Friday, August 29, 2008
ATOM to KML converter
A friend of mine is currently on a research
cruise and has been blogging
along the way. Each time he blogs, he posts a position update in the form
of a link to Google Maps.
It occurred to me that it'd be nice to have a real-time route map of where
he'd been, and that a Google maps
mashup would be a good way to do this. The problem was getting the data
to create the mashup. His blog includes an Atom Syndication
Format feed for syndication, so I figured that what I needed was a way
to automatically convert this data into something Google maps could
I've been playing a fair amount with Google's Keyhole Markup
Language (KML) for work reasons — we use it to record GIS data
about our network infrastructure for use in Google Earth. KML works nicely in Maps
too, so it seemed that what I really needed was a way to take ATOM data from
a blog and convert it to KML.
A little bit of PHP later and I had what I needed. A script that read the
ATOM, extracted position information from it, and converted that into a KML
script I could use in my mashup.
Figuring that this would probably be useful to someone else, I've tried to
make my ATOM to KML converter as generic as possible. I knows nothing of
the particular blog, and extracts everything it needs to know from the blog
The result is available as atomtokml.php.
You'll need Apache and PHP (with the XML, PREG and cURL extensions), as
well as the SimplePie ATOM PHP class. The
latter is simplepie.inc and need to go somewhere in PHP's search
Configuration is easy or non-existent. There are a couple of variables at
the top of the atomtokml.php script that you may need to set.
To use it, simply call it from a web browser. By default it'll probably
open in in Google Earth. You can also use the GGeoXml
function to load it in a Maps mashup.
The script understands a few parameters to make life easier.
nocache=1 will disable SimplePie's ATOM cache and fetch the feed
directly from source again — useful for forcing a reload.
text=1 will display the resulting KML as text/plain rather
than application/vnd.google-earth.kml+xml, which will probably make
it display in your browser — useful for finding out why a post didn't
make it into the KML. Finally, feed=URL will override the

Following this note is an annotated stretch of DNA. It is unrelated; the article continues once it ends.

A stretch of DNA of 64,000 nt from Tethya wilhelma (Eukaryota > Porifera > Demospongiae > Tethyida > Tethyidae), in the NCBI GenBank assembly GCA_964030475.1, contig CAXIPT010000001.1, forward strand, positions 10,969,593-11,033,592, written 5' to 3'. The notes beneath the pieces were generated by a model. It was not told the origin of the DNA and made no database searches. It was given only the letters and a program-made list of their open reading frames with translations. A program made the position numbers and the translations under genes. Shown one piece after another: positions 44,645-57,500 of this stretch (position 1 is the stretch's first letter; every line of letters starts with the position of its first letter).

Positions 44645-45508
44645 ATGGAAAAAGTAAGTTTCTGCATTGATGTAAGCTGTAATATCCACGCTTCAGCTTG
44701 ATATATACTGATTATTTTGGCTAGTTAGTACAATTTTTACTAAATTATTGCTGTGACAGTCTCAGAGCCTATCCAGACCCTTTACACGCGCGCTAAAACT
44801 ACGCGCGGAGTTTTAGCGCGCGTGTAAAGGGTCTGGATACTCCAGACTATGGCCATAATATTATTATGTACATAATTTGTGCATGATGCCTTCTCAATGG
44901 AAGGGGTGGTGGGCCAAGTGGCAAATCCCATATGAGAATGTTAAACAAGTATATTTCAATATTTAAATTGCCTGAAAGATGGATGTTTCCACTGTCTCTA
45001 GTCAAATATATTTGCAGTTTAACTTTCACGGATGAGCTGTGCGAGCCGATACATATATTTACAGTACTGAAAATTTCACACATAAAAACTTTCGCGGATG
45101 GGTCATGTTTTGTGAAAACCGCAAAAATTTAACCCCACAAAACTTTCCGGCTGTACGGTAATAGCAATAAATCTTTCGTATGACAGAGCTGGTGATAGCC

default feed URL and fetch a different ATOM feed — this'll let you use
the same script for multiple blogs.
From a blogger's perspective, there are two ways to get a post into the KML.
The first is to make sure your ATOM feed has the longitude & latitude
fields set for each post. Realising that most blogging software doesn't
support this, the second is to post links to Google Maps in entries you want to
appear. The script can parse Google Maps' permalink format and extract
longitude & latitude from the URL.
As usual, YMMMV.
UPDATE 2008/08/31: bug fixes
posted by guy at: 07:55 SAST |
path: /systems |
I've updated atomtokml.php to fix a
few bugs in the KML output (it seems I didn't read the spec
properly). The output now validates correctly in a couple of different KML validators. Unfortunately it
seems that, having done this, Google Earth doesn't parse a KML 2.2. file
properly :) It'll load fine, but if you turn verbose warnings on, you'll get
warned about some of the imported elements.
Monday, July 21, 2008
Building Mozilla Weave on FreeBSD
Mozilla Lab's Weave
project provides bookmark and user data synchronisation between browsers.
It's very useful, but doesn't currently support FreeBSD. Since I run Firefox 3.0 on FreeBSD, this is a
little irritating to me ;) So, following the hints on Weave's wiki, I
attempted to build
Weave on my BSD box.
The script I came up with is a nasty hack. There *must* be a cleaner way to
do this. Nevertheless, it successfully builds Weave 0.2.5 on FreeBSD
7.0-RELEASE against the Firefox 3.0.1 sources.
To build Weave, you'll need a working ports system that's reasonably
up-to-date (has www/firefox3). You'll also
need gmake and python installed.
Download the latest Weave
sources and untar them. Then copy my script into the
top-level source directory (weave-c8bce0724360 at time of writing). cd into
this directory, and run the buildweave.sh script.
You'll be left with an XPI installer ready to install.
For those who're lazy, here's my pre-compiled version of
Weave 0.2.5 for FreeBSD 7.0.
UPDATE 2008/08/10: Weave 0.2.6 released
Weave's been updated, so here's a pre-compiled version of 0.2.6.
UPDATE 2008/10/20: Weave 0.2.7 released
posted by guy at: 18:22 SAST |
path: /systems |
Weave's been updated, so here's a pre-compiled version of 0.2.7.
Thursday, May 29, 2008
EPrints, SPAM & deleting users
We run an instance of EPrints 2.3 and
noticed recently that it was getting lots of SPAM. Well, more specifically,
that a lot of spammers had registered accounts on the system with meaningful
usernames like "cunnilingus". Fortunately our self-archiving
policy requires that user submissions are approved, but nevertheless the
multitude of irrelevent accounts was irritating.
It was then that I discovered that EPrints doesn't have a command-line way
to delete users. There's a create_user, but no
remove_user. Not being one who is daunted by such problems, I set
about writing one. It turned out to be quite simple.
Since I'm a firm believer of making the wheel available, here's what I came up with. YMMV and all that.
posted by guy at: 09:04 SAST |
path: /systems |